I finished Foucault’s Pendulum. My favorite sections are here. It, along with my evolution/creationism class, has spawned a host of questions about the nature of the world. I started reading Metaphysics, by Peter van Inwagen; and The Hero with a Thousand Faces, by Joseph Campbell. Basically over the past few weeks I have been compelled to completely rethink my entire belief system and I have closed off very few of the fuzzy conflicts. One thing I did realize, though, is that I believe it is more important to spend time with family and friends than to constantly philosophize. Also, I think that most of the “hot button” issues today (war in Iraq, evolution/Intelligent Design in schools, abortion, homosexuality, technological control over our bodies and the natural world, etc.) stem from a small number of deeper, foundational questions. For example, many environmental conflicts result because it is difficult to establish what the difference is between a phenomenon that is anthropogenic and one that is “natural”. The concept of “wildness” is surprisingly elusive. Also, the question of what criteria we use to define “being human” or “science” is the deeper question that causes the issues of abortion and Intelligent Design to arise. I have made one conclusion about the evolution/ID debate: it doesn’t matter whether ID is true or not; what matters is whether it is science or not. I do not think it meets any of the usual demarcation criteria. Besides, as a Christian, why would I require any scientific evidence to justify my belief in God? I would rather believe in a God that is “beyond human understanding” than one that can be manipulated in an experiment.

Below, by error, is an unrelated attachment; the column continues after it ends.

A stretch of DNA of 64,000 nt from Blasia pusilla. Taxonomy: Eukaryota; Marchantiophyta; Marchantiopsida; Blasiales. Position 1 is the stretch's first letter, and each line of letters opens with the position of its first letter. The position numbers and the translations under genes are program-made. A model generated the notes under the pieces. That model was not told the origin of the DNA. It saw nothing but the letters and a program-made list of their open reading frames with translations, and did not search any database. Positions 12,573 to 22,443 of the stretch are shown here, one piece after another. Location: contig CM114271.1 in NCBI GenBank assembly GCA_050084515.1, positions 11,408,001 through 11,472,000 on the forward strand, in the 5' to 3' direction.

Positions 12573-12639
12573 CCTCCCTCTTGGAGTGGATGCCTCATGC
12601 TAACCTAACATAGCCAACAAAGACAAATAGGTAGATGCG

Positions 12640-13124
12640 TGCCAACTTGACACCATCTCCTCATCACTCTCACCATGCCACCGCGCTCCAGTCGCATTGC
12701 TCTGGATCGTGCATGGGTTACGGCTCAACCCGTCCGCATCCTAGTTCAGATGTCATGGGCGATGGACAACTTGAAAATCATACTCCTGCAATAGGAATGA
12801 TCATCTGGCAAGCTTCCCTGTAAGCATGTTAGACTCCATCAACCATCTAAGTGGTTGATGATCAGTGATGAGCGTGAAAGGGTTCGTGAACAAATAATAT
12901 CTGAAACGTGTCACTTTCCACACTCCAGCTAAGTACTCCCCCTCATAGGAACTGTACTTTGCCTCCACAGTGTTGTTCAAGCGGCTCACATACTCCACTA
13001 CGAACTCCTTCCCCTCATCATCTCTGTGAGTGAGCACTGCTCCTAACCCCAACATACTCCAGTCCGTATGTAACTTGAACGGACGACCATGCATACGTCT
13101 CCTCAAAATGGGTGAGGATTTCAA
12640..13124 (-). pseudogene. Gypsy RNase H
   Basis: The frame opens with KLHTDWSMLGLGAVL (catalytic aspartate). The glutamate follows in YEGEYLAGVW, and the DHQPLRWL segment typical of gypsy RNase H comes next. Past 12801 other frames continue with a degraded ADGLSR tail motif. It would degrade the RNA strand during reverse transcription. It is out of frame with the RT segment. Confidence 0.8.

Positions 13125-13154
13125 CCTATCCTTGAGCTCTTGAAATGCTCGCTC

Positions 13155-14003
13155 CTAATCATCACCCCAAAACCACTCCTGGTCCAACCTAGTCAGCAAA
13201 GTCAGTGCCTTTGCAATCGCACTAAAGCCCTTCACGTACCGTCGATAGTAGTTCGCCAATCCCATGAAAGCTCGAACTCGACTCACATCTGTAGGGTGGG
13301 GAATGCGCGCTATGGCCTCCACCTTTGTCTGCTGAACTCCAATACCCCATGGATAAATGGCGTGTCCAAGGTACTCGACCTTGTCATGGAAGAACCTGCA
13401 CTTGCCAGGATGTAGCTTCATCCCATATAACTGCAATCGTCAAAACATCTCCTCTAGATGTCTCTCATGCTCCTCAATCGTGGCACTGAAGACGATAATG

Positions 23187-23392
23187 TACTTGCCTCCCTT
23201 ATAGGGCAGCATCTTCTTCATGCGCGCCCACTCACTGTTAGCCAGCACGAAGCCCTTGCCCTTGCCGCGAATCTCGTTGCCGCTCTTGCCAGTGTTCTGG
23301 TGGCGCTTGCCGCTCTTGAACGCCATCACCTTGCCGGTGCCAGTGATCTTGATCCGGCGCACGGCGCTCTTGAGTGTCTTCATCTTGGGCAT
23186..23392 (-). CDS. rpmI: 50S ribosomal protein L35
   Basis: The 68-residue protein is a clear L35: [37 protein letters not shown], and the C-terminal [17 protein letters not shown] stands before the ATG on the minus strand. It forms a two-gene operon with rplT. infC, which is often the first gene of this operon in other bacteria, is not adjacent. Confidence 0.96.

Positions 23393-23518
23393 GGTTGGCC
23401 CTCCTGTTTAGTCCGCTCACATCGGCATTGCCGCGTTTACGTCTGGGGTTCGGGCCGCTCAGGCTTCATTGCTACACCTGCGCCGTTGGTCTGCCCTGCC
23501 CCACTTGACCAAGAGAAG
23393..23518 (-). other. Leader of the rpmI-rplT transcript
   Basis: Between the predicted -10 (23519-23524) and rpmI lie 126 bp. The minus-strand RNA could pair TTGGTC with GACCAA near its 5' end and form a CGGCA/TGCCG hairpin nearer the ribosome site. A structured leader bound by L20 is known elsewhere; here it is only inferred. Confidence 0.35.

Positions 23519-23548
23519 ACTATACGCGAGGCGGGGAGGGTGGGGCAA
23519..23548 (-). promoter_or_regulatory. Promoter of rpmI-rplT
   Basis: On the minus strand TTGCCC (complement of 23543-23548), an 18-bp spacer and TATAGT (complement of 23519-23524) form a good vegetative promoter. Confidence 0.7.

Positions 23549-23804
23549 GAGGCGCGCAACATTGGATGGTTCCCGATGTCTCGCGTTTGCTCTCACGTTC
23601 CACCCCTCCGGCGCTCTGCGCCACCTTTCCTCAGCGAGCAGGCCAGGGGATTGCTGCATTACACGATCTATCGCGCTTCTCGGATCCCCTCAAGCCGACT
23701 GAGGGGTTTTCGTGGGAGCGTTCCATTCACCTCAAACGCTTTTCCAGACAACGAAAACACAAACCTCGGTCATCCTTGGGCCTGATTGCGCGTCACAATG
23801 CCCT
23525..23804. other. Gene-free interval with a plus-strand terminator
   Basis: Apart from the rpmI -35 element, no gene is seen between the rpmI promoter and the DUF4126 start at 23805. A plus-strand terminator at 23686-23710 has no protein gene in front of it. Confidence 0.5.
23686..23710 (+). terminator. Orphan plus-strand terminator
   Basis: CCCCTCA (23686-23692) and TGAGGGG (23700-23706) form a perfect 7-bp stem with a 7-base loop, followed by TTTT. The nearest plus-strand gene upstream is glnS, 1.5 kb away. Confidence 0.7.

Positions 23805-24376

Finally, I think people have a mythical urge to worship something. If not God, then what? We are natural idolaters. Just look at the pages of fashion magazines, like Vogue. These idols are modern day equivalents of Aphrodite and Isis. Many Americans are captivated by these “super-beautiful” celebrities and practically worship certain of them. Other people idolize financial success (by the way, I am opposed to state-sponsored gambling like the recent NC Lottery). There is idolatry going on everywhere, because people want there to be something more than God. In Foucault’s Pendulum, Eco quotes Karl Popper: “The conspiracy theory of society…comes from rejecting God, and asking who is in His place?” Despite the prolific problems associated with the mythical urge, I think it is good that we have it, because it causes people to instinctively seek God. This means that scientific, valueless, objective statements will never give people a satisfyingly complete worldview. Either they will become atheists and worship the mind and the thought process (akin to Weston in C.S. Lewis’s Perelandra), or they will seek something deeper than mere physics and dwell in the realm of myth. Myth is not a derogatory term.